Brief discussion of death and loss is included in this blog
Last week 2 people I knew and deeply respected throughout different seasons of my life died.
Now, these folks weren’t active participants in my current life, but both of these deaths seemed quite sudden, untimely and unexpected.
The shock and waves of sadness for them, their families, their friends and their communities were palpable in my mind and in my body as the week closed out.
And it really got me thinking about legacy.
Before I opened my therapy practice I worked in hospice and palliative care. I had the privilege of supporting countless people as they approached and faced the end of their lives. Much of my time was spent sitting with these folks, bearing witness to their multifaceted pain and grief, helping to make meaning of their stories and the legacies they hoped to leave behind.
Legacy was such an important concept when I worked with folks faced with their mortality, having months, weeks or days or even hours left in their lives.
That being said, I also firmly believe that legacy work is powerful and important work for us all to consider and come back to as we need it.
Last week as I scrolled through Facebook there were countless posts, pictures and stories of the impact that both of the individuals who died had on this world, on micro levels and macro levels.
How each of them, in their own ways, made people feel seen, heard, respected, cared for. How they each impacted others through seemingly small, yet consistent, gestures of openness and acts of kindness.
How beauty radiated from them when they did things that they loved. And how what will be missed most about each of them is their presence and their connection to the people in their lives.
You know what wasn’t mentioned once?
Their workout schedules.
Their alignment or misalignment with cultural standards of beauty.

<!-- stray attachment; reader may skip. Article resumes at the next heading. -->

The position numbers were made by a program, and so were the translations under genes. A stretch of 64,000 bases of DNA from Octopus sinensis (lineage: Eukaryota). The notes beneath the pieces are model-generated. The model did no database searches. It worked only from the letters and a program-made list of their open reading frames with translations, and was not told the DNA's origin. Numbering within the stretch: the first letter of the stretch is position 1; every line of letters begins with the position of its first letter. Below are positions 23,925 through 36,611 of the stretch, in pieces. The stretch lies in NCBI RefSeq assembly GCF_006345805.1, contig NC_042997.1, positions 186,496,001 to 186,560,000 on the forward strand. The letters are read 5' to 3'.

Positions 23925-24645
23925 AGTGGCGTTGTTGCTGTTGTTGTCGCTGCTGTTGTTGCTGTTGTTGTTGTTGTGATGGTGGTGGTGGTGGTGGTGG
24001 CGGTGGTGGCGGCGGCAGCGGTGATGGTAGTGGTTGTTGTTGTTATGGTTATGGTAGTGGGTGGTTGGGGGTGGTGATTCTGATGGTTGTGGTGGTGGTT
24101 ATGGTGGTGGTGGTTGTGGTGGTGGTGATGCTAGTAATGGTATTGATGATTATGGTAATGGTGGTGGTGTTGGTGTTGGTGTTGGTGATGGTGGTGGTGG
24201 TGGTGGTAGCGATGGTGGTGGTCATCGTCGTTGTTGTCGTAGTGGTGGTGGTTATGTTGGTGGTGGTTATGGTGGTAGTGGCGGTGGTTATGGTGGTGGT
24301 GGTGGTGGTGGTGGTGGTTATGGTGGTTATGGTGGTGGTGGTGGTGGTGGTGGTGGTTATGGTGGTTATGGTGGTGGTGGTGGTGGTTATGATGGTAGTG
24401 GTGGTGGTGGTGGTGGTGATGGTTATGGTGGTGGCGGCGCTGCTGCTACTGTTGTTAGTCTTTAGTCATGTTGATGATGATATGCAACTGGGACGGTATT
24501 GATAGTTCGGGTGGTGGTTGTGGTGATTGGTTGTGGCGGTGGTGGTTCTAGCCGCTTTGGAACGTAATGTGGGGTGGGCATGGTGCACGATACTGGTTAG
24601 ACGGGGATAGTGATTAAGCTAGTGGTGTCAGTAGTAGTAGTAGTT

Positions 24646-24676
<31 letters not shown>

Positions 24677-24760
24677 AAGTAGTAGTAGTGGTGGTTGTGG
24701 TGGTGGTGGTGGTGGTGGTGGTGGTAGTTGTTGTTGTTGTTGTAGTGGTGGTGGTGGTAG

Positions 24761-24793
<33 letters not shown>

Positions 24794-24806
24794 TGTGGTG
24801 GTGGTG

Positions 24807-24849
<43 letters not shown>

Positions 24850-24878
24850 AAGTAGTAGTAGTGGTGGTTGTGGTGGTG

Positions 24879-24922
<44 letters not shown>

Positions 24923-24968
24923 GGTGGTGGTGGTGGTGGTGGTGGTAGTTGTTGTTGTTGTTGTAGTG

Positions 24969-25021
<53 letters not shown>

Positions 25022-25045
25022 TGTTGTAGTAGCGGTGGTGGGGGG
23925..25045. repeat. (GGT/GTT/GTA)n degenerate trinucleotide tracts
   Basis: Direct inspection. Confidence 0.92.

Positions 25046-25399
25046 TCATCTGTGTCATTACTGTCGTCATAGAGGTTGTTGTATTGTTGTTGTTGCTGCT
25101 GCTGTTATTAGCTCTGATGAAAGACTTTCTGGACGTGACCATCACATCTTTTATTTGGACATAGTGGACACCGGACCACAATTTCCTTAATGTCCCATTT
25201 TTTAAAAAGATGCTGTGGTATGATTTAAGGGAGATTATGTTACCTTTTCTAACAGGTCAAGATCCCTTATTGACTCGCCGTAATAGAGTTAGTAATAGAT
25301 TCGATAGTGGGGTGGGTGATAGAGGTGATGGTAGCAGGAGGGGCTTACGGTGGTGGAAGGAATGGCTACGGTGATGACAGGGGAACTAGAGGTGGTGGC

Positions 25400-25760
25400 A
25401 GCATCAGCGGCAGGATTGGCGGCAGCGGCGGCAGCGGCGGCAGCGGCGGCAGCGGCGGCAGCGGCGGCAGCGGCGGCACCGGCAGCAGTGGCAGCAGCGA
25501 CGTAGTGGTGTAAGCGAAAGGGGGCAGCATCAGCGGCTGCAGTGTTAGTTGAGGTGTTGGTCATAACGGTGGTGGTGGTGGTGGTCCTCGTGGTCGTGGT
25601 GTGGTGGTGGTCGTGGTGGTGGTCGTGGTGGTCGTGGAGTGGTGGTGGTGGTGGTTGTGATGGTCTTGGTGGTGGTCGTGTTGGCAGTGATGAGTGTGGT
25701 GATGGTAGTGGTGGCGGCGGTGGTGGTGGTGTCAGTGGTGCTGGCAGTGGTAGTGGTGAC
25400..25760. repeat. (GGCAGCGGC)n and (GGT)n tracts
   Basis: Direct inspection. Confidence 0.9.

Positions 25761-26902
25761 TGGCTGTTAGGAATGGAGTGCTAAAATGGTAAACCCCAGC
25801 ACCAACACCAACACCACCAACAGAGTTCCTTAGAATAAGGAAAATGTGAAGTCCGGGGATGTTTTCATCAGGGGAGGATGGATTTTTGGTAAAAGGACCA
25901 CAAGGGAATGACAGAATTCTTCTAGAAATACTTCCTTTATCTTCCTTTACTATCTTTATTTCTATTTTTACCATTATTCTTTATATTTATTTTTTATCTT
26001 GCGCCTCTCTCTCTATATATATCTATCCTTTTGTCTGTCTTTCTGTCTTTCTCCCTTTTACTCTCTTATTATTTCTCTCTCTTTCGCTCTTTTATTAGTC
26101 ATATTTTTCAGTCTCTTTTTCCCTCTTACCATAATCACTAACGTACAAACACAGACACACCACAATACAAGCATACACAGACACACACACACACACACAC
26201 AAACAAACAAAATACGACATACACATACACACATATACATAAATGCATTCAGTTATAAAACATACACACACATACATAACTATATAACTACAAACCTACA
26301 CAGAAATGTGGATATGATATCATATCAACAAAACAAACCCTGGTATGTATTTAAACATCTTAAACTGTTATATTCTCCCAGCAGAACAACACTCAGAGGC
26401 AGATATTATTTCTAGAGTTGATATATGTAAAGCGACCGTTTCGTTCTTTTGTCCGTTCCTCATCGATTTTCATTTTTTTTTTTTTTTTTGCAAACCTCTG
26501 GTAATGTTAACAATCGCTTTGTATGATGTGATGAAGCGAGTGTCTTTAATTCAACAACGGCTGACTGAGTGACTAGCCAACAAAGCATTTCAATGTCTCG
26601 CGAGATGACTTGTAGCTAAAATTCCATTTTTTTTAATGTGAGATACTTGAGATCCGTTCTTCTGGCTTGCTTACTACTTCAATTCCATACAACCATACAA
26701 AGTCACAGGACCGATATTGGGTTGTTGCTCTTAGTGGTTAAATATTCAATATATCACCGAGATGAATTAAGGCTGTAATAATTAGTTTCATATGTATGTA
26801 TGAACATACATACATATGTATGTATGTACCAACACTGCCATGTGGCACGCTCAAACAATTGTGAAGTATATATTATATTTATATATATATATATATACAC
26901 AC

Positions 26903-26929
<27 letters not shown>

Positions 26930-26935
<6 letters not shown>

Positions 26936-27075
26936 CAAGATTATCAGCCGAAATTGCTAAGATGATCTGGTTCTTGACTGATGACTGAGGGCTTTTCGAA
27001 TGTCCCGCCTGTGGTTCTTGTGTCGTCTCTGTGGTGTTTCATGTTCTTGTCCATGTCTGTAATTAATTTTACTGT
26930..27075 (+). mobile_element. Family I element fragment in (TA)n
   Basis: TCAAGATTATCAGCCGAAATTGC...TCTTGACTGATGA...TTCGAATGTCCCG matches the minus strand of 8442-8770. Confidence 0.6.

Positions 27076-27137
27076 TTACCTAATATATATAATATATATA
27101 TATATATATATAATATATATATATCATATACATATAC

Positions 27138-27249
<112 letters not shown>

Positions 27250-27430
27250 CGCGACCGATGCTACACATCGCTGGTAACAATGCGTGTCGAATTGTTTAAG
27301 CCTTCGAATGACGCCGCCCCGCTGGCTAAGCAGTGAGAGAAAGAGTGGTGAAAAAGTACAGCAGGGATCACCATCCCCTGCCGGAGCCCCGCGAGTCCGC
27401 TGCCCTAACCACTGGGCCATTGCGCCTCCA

So often we get caught in the daily grind of to-do’s, shoulds, and loudness of the world we live in and we lose sight of what’s truly important, who’s truly important and why.
We live in a culture obsessed with productivity, image, food, body and arbitrary health standards.
Combine that with our personal body narratives, experiences and traumas and it can feel hard to find ways to wholeheartedly connect to anything and anyone else (especially ourselves).
Which is why the concept of legacy can be so supportive.
When you step back and take a look at your life, what do you want to remember most?
Who do you want to remember most?
How do you want to have taken care of your mind, body and your spirit?
What do you hope that people remember and share about you?
This is similar to values work. Getting quite and turning down the volume on cultural ‘shoulds’ and discovering what’s important to you and why.
Doing this type of work is healing because it helps differentiate your authentic voice from diet culture’s voice, your eating disorder/disordered eating voice, and the voices from your past that may have (intentionally or unintentionally) caused you harm.
It doesn’t mean that you won’t ever fall into disordered eating behaviors or body loathing again. #yourehuman
But what it does mean is that you have a why to exit the cycle when you're ready. You have something to grab onto and ground yourself in that is exponentially more meaningful than the illusion of food and body control, numbness and quest for 'beauty' and thinness.
You are a remarkable human.
Not because of your body size, your athleticism, your quest for perfection, your ability to withstand eating brownie sundaes (until you don’t) or even because you’re always putting yourself last.
You are a remarkable human because what you bring to your world simply can’t be replicated.
It's a hard concept to grasp, I know, but holding up your worth- your legacy- in your appearance is a road full of empty promises and heartache.
And, you deserve so much more than that.